Making Sleep a Priority

Over the last half a century, we have shaved off an average of two (precious) hours of sleep a night. According to a National Sleep Foundation poll this year, 40 percent of adults say they get less than seven hours of sleep on a weeknight, compared with the seven to nine hours that are recommended.

Of course, most of us know this. We burn the midnight oil, we get up way before the kids just to get things done. Our days are go, go, go! And it’s often hard to stay asleep once we get there.

And while most of us know that too little sleep makes us cranky, less focused and less available to those who need us, did you know this?

• Bodies deprived of sleep produce less leptin, an appetite-regulating hormone; this increases our craving for sweets and salty carbohydrates.

• Shortened sleep produces metabolic changes. These may lead to diabetes or may alter the nervous system in a way that could contribute to high blood pressure and heart-rhythm irregularities.

• Insomnia substantially increases the risk of developing depression.

In short, not getting enough rest can affect both our mental and physical health much more than we thought. Here are some DOs and DON’Ts that will help you get healthful, renewing sleep more often.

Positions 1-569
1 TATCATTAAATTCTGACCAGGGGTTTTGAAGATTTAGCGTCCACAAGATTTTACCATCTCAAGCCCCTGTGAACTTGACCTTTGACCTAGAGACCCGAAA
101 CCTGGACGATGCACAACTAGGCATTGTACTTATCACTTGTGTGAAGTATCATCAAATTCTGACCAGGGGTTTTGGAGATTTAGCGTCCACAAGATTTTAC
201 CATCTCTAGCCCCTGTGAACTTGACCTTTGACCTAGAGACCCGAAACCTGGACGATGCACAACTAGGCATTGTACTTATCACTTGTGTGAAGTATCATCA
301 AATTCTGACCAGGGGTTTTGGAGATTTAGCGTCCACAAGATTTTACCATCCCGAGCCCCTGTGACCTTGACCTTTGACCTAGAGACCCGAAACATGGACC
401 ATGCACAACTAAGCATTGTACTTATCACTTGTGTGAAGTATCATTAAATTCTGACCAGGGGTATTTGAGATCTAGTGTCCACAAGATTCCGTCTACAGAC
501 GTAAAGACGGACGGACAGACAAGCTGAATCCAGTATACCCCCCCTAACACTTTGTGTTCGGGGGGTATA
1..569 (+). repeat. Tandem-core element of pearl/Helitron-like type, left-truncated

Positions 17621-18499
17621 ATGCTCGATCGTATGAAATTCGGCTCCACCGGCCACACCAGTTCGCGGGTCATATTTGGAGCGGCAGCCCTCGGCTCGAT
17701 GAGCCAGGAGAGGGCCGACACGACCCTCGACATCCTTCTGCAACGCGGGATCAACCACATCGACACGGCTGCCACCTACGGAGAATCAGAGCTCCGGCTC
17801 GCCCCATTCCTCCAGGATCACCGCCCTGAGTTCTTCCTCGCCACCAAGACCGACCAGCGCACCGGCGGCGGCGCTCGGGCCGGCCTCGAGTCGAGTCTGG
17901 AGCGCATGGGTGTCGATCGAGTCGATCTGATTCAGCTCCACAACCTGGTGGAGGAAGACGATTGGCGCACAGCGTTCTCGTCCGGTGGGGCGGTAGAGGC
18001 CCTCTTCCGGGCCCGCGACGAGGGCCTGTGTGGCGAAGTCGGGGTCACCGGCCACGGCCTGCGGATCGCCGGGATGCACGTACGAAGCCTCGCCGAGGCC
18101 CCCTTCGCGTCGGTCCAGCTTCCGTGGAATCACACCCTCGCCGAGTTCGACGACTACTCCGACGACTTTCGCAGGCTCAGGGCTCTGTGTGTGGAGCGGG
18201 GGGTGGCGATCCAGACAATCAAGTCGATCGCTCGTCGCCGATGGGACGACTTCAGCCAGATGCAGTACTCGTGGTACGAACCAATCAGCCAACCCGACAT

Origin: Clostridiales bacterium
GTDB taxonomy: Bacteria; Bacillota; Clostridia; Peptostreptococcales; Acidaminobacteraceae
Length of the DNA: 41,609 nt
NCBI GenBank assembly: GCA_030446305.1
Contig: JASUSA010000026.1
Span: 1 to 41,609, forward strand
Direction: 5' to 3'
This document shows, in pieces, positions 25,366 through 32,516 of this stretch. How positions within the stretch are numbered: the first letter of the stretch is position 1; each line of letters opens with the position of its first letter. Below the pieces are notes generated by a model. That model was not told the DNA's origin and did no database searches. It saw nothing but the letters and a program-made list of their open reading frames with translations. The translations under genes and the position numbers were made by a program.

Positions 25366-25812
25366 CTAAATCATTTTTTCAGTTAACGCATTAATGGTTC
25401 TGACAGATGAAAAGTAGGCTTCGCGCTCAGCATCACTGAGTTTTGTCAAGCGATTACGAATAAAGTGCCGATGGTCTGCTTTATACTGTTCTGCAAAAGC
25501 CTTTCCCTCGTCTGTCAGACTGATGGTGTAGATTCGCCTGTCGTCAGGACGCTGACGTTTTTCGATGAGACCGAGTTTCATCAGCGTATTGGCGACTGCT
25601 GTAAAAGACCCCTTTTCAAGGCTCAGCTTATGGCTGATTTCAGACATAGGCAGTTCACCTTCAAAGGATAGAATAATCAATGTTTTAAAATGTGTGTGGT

DO structure your sleep. Try to go to bed and arise at the same times every day. Irregular hours can throw off the internal biological clock.

DO create a soothing bedtime routine. Watching the news or reading the latest page-turner are not good sleep inducers. Meditation or soothing music helps to end the day.

DON’T work, eat or watch TV in bed. Keep your bedroom for sleep. DO keep it quiet, dark and cool, and your feet warm. However, within five minutes of waking, expose yourself to bright light.

DON’T exercise or eat heavily within several hours of bedtime. Both energize the body. However, DO exercise in the late afternoon or early evening. This reduces tension and makes falling asleep easier.

DO avoid stimulants and alcohol late in the day. Caffeine, nicotine, sugary snacks and alcohol all can cause wakefulness.

DO head off potential anxieties at the bedroom door. Make lists of chores or tasks for the next day, and/or gather things you will need. (It’s like laying out your school clothes!) If worries keep you awake, write your concerns down and list possible solutions.

DON’T look at your clock if you wake up in the night. Figuring how much sleep you’re missing intensifies the wee-hours stress of insomnia. Cover your clock, if you need to.

Author’s content used under license, © 2008 Claire Communications

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